The Black Death: The Darkest Period Of European History.

1775 words - 7 pages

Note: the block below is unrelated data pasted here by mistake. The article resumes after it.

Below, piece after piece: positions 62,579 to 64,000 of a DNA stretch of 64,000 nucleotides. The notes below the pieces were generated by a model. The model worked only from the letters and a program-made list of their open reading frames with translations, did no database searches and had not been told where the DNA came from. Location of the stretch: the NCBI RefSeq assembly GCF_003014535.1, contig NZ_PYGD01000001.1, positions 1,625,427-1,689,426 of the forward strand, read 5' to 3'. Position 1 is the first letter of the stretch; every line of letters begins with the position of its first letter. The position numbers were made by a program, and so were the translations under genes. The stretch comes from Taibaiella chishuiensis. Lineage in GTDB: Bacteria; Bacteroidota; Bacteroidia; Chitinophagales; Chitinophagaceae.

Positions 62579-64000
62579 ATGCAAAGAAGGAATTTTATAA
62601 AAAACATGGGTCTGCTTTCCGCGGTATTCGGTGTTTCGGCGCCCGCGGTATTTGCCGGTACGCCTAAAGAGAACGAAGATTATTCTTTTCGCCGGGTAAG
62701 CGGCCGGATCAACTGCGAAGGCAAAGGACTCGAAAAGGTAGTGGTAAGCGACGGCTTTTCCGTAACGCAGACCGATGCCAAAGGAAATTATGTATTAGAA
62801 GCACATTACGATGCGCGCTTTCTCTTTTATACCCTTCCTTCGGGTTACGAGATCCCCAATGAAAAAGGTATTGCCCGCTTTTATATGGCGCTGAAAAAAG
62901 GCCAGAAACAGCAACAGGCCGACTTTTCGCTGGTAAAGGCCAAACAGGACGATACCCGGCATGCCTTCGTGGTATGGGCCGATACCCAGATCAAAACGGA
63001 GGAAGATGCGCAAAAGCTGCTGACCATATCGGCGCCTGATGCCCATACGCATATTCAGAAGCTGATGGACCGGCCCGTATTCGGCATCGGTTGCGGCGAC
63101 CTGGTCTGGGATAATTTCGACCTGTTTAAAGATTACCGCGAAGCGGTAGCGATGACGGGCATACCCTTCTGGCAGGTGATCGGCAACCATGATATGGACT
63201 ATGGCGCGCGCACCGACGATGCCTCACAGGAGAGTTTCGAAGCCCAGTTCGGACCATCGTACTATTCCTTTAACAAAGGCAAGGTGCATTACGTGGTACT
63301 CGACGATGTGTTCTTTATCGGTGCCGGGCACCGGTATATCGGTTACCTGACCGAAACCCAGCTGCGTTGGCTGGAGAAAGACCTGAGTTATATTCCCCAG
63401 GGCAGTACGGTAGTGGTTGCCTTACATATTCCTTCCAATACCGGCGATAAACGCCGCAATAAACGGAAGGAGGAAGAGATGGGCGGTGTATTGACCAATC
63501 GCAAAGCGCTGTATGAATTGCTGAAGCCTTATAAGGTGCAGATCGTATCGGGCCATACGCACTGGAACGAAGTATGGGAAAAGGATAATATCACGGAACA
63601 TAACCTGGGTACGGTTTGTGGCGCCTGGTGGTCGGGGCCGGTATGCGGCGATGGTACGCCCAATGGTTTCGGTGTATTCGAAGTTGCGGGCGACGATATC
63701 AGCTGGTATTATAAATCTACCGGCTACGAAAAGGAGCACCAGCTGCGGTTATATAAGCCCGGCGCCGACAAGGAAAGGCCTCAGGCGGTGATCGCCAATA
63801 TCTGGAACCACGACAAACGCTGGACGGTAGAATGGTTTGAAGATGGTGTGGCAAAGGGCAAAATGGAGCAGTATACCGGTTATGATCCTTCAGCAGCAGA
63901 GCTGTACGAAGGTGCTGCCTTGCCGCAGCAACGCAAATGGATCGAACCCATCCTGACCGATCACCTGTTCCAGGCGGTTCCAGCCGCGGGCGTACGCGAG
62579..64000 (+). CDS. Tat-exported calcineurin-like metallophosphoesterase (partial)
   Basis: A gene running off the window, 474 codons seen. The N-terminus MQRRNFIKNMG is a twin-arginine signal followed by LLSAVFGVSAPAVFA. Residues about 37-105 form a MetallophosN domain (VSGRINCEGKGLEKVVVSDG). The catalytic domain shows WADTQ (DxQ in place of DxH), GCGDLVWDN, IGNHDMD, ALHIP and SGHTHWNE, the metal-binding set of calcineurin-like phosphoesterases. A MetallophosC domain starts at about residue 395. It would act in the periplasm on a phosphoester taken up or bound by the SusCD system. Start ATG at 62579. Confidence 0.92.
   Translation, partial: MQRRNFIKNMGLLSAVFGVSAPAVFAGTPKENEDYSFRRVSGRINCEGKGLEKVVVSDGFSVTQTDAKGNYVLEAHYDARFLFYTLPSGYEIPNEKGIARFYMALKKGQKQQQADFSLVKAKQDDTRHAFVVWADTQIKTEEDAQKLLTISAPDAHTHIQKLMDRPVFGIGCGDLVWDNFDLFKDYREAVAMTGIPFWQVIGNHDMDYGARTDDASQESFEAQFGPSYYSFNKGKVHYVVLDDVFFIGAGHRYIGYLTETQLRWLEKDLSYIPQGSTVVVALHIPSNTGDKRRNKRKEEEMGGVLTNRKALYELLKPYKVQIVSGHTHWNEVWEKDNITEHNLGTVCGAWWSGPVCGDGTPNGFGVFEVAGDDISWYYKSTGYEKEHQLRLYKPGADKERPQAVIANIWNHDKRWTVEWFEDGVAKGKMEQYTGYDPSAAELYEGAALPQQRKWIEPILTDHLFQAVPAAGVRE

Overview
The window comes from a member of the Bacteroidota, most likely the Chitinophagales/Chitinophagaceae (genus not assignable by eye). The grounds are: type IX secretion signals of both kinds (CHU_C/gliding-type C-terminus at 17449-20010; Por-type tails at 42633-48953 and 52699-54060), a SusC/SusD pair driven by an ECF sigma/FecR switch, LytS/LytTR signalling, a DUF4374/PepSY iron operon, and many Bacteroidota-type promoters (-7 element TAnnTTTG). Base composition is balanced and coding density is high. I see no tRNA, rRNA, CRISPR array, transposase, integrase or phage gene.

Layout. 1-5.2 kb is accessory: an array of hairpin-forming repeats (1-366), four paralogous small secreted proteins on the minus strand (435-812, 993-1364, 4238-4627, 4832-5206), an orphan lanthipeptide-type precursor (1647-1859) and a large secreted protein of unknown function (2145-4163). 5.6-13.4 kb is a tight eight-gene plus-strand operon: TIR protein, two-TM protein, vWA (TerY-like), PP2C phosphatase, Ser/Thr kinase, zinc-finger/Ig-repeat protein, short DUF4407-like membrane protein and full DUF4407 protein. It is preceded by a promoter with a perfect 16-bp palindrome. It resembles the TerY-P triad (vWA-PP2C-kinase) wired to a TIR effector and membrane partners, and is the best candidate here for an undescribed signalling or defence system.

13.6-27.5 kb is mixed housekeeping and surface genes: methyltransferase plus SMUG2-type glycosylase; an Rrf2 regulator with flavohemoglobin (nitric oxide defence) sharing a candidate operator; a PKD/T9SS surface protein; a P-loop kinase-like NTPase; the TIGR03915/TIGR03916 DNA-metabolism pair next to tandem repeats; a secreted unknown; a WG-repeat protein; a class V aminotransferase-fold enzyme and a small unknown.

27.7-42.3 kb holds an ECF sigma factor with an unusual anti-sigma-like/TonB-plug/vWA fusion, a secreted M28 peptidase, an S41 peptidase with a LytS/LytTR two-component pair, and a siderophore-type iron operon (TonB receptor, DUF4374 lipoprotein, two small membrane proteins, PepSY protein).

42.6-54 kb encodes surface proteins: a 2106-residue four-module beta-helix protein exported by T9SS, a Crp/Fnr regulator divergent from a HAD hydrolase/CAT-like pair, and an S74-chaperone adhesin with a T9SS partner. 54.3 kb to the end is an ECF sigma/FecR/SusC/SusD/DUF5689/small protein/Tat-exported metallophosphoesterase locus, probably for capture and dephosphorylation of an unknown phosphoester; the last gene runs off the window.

Since the beginning of the human race's existence, there have been many devastating events, but none even compare to the black plague. The black plague was an extreme detriment to Europe's thriving population during the 1300's. It caused stress, diminished religious toleration for Jews, pulled families apart from each other, and worst of all, tore citizens apart from the real meaning of Christianity. The destruction of Europe during and after the plague, is to this day, beyond compare. The black plague was the single most malignant natural calamity in European history.Many people think that the plague was exclusive to Europe only, but that's not the case. The black plague originated in central Asia, in the Gobi desert during the 1320's. It quickly moved southward and eastward, into china, proving to be a devastating blow to the already weakened nation. Combined with all of the other natural disasters at the time, the plague tore china's population to pieces. From 1331 to 1353, the plague had totalled off two-thirds of China's population.Then the plague started moving westward, infecting India, Persia, and Egypt on it's way to Europe. In October of 1347, at the port of Messina, in Sicily, Italy, a fleet of twelve Genoese (from Genoa, Italy) merchant ships arrived in the port. On one of the ships, the whole crew of seventeen, was found dead in the ship by harbourmasters. They tried to turn the ships back, but the ships had been docked long enough for foreign pests to settle ashore. The foreign pests were in fact, black Asian rats, carrying fleas. Now this incident wouldn't normally be too unusual, and serious of an occurrence, but the fleas were infected with a bacteria, and by feeding on the rats as their hosts, they became infected also.The reason that this was happening, was because the bacteria Yersinia Pestis, which usually dwells safely in the stomach of the fleas, was reproducing at a peculiar rate. The excessive reproduction of this bacteria inside the flea, blocked the flea's stomach, causing it to starve. While attempting to feed on a host, usually a rodent, the flea would regurgitate the bacteria into the bloodstream of it's host, causing the host to become infected with the plague bacilli. As more and more hosts died, the fleas searched frantically for new hosts. Ultimately, the fleas fed on humans as a last resort, to attempt to appease their starving bodies. Once humans were infected with the disease, it spread rapidly, like a wild fire, through towns and cities. People started suddenly getting "egg-sized buboes (hence the name bubonic plague), under the arm pits, and in the groin. Then, purplish blotches appeared, caused by haemorrhaging. The buboes sometimes burst, oozing blood, and pus. A terrible stench was associated with the disease--the victim's blood, breath, sweat, and urine all had a horrible odour." (pg.34, Corzine, Phyllis, {1997}, The Black Death, San Diego, California: Lucent Books Inc.)At the time, little was known...

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